• Moving inward: provides relief from abdominal swelling (banana)
  • Moving outward: brings on perspiration and reduces fever (peppermint)
  • Moving upwards: can help relieve diarrhoea (wine)
  • Moving downwards: eases vomiting and asthma (salt)

The movement of foods in the body works in conjunction with two addition categories that either facilitate the movement of food (known as “glossy” foods, such as honey and spinach) or slow down the movement of food (known as “obstructive” foods such as guava and olives).

Depending on how food is prepared, its movement can be affected too. For example, when vinegar is used to prepare foods, the food can become obstructive, while salt used in food preparation can cause foods to move downwards.

The movement of foods in the body is also associated with the season. Where types of foods are better consumed at a certain time of the year to have the right impact on the body.

  • Eat foods with upward movement in the spring: typically, these foods are associated with a neutral energy and a pungent, sweet or bitter flavour such as apricot, beef, beetroot, duck, grapes, pineapples, kidney beans and sweet potato.
  • Eat foods with an outward movement in the summer: associated with hot energy and pungent or sweet flavours such as black pepper, green and red pepper and soybean oil.
  • Eat foods with a downward movement in autumn: these foods have three energies that are cold, cool or warn, and two flavours, sweet and sour, such as apples, banana, clams, eggplants, lettuce, strawberries and watermelon.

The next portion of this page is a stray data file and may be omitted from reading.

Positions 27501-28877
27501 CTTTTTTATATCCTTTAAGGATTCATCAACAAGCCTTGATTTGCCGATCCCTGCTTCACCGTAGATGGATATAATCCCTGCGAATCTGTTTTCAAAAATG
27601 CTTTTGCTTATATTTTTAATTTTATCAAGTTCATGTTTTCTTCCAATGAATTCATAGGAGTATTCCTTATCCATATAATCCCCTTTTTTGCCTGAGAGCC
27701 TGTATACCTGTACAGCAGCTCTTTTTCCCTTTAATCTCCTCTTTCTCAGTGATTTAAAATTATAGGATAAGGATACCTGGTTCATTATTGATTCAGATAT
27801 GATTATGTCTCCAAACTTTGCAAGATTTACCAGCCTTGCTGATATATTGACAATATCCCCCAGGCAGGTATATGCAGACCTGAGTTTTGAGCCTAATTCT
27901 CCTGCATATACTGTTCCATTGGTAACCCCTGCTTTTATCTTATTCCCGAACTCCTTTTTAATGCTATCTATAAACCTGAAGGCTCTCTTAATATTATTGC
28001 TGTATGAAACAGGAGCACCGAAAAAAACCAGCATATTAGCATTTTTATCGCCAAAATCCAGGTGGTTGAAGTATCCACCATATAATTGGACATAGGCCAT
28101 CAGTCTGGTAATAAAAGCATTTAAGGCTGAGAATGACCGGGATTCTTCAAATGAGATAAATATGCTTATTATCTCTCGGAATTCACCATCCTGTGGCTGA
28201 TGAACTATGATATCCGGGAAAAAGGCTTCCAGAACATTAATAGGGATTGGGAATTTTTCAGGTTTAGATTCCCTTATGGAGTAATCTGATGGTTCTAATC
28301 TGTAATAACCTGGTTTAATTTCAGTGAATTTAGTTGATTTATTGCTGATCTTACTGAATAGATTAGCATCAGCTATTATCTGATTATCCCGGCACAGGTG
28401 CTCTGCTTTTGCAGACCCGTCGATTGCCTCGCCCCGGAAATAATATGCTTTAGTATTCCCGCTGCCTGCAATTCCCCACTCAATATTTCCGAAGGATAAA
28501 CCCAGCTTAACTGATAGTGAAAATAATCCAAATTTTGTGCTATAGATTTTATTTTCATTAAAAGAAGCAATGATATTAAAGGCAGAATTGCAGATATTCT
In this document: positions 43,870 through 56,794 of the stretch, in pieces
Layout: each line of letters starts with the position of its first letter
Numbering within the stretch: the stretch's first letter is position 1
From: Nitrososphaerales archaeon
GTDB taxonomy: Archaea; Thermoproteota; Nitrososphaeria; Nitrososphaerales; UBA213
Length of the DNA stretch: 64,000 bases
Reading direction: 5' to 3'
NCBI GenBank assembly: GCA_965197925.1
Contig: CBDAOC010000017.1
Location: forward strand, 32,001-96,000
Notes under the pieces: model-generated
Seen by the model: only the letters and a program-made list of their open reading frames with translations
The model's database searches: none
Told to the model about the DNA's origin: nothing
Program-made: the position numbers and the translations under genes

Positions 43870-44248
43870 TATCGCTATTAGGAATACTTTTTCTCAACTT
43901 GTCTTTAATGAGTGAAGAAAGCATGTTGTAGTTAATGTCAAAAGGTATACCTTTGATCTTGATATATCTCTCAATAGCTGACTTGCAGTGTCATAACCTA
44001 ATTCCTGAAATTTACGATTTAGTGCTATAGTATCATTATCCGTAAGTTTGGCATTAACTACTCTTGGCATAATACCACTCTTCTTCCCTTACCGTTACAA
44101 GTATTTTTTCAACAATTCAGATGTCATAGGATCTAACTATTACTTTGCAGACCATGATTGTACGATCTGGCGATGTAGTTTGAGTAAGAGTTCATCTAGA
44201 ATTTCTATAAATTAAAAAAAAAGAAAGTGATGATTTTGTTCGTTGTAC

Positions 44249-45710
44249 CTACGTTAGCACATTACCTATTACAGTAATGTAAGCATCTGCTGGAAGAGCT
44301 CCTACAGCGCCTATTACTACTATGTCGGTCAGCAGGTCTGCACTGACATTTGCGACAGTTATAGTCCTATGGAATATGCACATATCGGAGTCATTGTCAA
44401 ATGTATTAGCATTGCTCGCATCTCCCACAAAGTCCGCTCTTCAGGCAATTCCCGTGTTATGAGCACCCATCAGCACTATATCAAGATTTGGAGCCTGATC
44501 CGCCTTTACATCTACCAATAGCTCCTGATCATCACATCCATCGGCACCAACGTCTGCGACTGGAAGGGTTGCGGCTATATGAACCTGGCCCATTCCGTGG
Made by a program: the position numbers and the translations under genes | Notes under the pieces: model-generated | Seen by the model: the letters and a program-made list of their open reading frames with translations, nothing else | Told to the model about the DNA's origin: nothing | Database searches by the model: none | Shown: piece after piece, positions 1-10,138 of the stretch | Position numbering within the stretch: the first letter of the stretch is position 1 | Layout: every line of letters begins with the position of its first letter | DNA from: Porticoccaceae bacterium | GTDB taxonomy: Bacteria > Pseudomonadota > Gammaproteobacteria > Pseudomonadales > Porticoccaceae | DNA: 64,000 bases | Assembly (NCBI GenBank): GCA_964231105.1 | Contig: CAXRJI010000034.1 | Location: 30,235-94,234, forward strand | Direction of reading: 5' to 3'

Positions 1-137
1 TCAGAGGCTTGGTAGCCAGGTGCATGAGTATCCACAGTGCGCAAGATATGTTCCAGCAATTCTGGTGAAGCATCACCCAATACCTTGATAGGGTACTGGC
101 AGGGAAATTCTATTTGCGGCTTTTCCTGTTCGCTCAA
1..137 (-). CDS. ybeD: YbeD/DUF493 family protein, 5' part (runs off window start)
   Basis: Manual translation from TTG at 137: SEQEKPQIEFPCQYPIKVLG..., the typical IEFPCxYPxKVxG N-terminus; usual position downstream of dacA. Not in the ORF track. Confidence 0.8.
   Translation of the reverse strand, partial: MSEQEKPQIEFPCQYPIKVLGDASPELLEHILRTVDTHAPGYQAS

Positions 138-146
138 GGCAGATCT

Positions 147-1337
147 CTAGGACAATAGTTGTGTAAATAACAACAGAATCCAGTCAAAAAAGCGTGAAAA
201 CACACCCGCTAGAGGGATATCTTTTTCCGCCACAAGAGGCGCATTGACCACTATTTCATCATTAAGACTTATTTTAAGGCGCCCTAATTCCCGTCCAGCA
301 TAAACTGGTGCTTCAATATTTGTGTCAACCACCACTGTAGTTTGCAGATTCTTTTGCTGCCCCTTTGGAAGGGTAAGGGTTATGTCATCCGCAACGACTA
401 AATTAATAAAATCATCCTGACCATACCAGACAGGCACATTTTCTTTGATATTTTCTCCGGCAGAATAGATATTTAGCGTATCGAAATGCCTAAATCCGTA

• Eat foods with an inward movement in winter: these have a cold energy and salty or bitter flavours such as clams, crabs, lettuce, salt and seaweed.

Bringing this all together, the CTM approach is that someone experiencing symptoms should be treated according to the energy, flavour and movement of foods that are associated with their symptoms or condition. Eating with the seasons also brings your body into harmony with nature, which ensures that your body receives the right nutrients to build your wellbeing for that time of year, and the season ahead.

The actions of food

Each different food has an action on different parts of the body and flavours and energies contribute to these actions.  For example:

  • Heart: green pepper, mung bean, adzuki bean, watermelon.
  • Kidneys: chive, freshwater clams, plums, salt, pork, star anise.
  • Liver: brown sugar, crab, leeks, peppermint, vinegar.
  • Lungs: carrot, coriander, crab apple, olive, peanuts, pears.
  • Stomach: barley, brown sugar, radish, cucumber, crab, salt, watermelon.

Therefore, when looking to have a specific action on the body, a CTM practitioner would consider the action of the food and the association it has with the body. For example:

  • Brown sugar can be used to promote blood circulation
  • Garlic can be used to promote energy circulation
  • Cucumber can be used to quench thirst
  • Guava can be used to relieve diarrhoea
  • Honey can be used to relieve pain
  • Freshwater clams can be used to sharpen the vision

In general, CTM espouses a balanced diet for good health that is rich in a variety of foods with different flavours, energies and actions, while also being attuned to your specific needs and constitution.

While this blog was developed to provide a brief insight into the energies, flavours and actions of different foods, you should never alter your diet without the advice of your health care practitioner that is based on your own unique situation.